On the other hand, they could be completely uninterested in a romantic relationship and focus on platonic bonds. Do not pressure your child into 'finding the right person'. Although asexuals might go about looking for love a completely different way, they are usually capable of the same feelings of compassion and devotion as anyone else - just expressed in a different way.
I just want what's best for my child. What if they turn out unhappy? I don't want them to die alone.
Remember the old saying you may have told your children before: 'If everyone jumped off a bridge, would you do it too?' Just because your child is not living life the way others perceive is the way to achieve happiness, doesn't mean they are unhappy. Your child likely did a lot of soul-searching before discovering that they might be asexual. This might even be the first time they've felt secure in a while. If they seem happy, be thankful, and don't worry about social norms. A person with a good personality and strong friendships should never have to worry about dying alone.
Should we tell the family/neighbours/teachers/etc.? What will other people think?
It is advisable not to tell anyone without your child's permission. This would be the same if your child told you that they were gay. It is fairly unnecessary to tell non-family members and acquaintances and your child will choose which family members and friends they are comfortable with telling. Other people's views are irrelevant to how your child will live their life.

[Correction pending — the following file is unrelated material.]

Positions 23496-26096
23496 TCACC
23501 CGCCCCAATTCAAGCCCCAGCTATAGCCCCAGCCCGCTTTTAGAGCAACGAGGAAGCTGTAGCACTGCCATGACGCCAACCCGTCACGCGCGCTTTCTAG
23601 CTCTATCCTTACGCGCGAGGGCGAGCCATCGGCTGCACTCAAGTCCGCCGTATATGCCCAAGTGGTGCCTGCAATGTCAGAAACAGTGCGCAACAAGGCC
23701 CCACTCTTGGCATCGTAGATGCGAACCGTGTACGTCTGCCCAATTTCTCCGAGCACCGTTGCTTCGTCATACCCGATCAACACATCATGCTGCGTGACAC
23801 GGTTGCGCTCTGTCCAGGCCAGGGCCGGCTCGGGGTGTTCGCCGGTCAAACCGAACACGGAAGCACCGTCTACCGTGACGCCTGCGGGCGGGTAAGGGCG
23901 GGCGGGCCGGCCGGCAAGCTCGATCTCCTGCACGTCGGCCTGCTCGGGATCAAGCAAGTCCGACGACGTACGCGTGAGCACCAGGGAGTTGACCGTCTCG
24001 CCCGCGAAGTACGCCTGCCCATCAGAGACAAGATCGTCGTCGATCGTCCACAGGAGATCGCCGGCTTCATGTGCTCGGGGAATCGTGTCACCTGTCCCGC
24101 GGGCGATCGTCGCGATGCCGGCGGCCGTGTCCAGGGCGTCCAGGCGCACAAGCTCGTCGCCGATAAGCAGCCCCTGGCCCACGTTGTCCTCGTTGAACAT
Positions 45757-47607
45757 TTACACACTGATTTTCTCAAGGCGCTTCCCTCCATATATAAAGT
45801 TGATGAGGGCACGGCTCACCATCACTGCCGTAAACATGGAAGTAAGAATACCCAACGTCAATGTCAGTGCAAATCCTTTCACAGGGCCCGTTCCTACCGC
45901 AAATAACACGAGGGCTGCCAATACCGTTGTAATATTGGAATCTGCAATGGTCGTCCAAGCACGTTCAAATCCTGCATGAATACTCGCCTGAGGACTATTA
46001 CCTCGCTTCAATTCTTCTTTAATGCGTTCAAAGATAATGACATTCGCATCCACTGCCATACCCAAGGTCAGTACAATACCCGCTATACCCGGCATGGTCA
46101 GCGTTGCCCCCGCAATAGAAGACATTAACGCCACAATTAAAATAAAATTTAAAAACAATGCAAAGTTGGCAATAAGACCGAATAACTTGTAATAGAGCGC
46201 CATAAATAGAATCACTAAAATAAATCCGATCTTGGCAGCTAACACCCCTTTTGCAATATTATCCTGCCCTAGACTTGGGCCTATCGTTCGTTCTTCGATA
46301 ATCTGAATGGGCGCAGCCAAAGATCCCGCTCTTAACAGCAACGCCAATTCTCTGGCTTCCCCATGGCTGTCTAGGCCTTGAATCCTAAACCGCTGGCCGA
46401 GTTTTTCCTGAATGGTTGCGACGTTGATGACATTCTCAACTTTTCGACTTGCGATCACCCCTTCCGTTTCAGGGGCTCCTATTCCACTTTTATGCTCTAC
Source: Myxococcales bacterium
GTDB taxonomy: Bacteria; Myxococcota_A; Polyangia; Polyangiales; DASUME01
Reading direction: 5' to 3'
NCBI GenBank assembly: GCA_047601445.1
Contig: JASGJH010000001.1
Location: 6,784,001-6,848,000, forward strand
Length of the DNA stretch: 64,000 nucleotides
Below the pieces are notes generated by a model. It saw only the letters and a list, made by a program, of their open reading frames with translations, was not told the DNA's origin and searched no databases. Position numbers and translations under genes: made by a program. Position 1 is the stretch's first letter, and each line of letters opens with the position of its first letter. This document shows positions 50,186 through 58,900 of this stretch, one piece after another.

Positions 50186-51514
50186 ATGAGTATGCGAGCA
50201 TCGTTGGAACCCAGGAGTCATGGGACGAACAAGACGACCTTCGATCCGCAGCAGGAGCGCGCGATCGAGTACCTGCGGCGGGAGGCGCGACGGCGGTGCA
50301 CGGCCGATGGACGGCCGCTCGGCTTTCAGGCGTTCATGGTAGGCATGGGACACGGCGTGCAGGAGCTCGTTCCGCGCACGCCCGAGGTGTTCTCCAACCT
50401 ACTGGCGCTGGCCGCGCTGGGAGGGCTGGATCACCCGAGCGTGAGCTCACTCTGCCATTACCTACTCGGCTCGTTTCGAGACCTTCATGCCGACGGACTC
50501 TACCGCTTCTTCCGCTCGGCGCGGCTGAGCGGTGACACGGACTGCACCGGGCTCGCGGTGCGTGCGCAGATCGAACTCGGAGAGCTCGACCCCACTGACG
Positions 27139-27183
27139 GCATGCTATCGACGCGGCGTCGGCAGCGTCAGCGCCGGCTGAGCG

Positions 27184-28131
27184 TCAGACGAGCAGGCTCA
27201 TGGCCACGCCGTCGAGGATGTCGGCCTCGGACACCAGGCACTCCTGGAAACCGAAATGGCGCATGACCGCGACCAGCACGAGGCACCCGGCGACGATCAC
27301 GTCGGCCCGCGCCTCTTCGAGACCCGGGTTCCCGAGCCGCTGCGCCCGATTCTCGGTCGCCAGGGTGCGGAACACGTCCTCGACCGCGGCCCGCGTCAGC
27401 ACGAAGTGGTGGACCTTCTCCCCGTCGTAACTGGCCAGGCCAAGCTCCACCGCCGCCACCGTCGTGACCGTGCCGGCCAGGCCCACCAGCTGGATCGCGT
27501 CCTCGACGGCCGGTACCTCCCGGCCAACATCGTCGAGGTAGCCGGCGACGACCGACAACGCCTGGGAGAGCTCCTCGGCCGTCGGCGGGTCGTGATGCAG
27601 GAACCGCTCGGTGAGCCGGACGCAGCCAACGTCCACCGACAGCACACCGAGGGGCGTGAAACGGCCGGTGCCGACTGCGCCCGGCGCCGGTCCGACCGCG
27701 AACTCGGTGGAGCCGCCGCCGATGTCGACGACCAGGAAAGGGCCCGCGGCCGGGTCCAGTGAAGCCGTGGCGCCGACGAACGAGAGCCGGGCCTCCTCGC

How can my child have an opinion on this if he/she has never tried it?
Asexuality is not a stance against sex. It is merely an opinion that states that a person does not desire sex and may not be compelled to try it. If your child is still a virgin, they may still want to call themselves asexual if they have no wish to change that.
Be aware that forcing someone to go against their nature simply to 'prove themselves' is very dangerous. If your child one day experiments with sexual relationships, it will be at their own leisure.
Does this mean my child will hate or look down upon people who have sex?
Elitism among asexuals is thankfully very rare. While your child may be confused or alienated by their peers' talk of sexual conquest, this is to be expected from someone experiencing non-sexuality. It is only another issue they may come to you for support with. It is doubtful they will grow to hate the people they considered friends beforehand.
Sex is a natural part of existence. What is my child ashamed or afraid of?
Nothing. Many asexuals are even quite liberal in their views towards sex. It is not that your child is afraid or ashamed of sexual intimacy; they simply have no desire for it. A person who has no interest in eating pasta, for example, is not afraid or ashamed of Italian cuisine - they are merely more compelled to let others eat it.
How can I help my child any further?
Be there for them. If they need to talk, lend an ear. Be supportive. Allow them to think it over on their own if they so desire. Above all, remember that sexuality is only one aspect of life. Your child is still the same person you always knew them to be.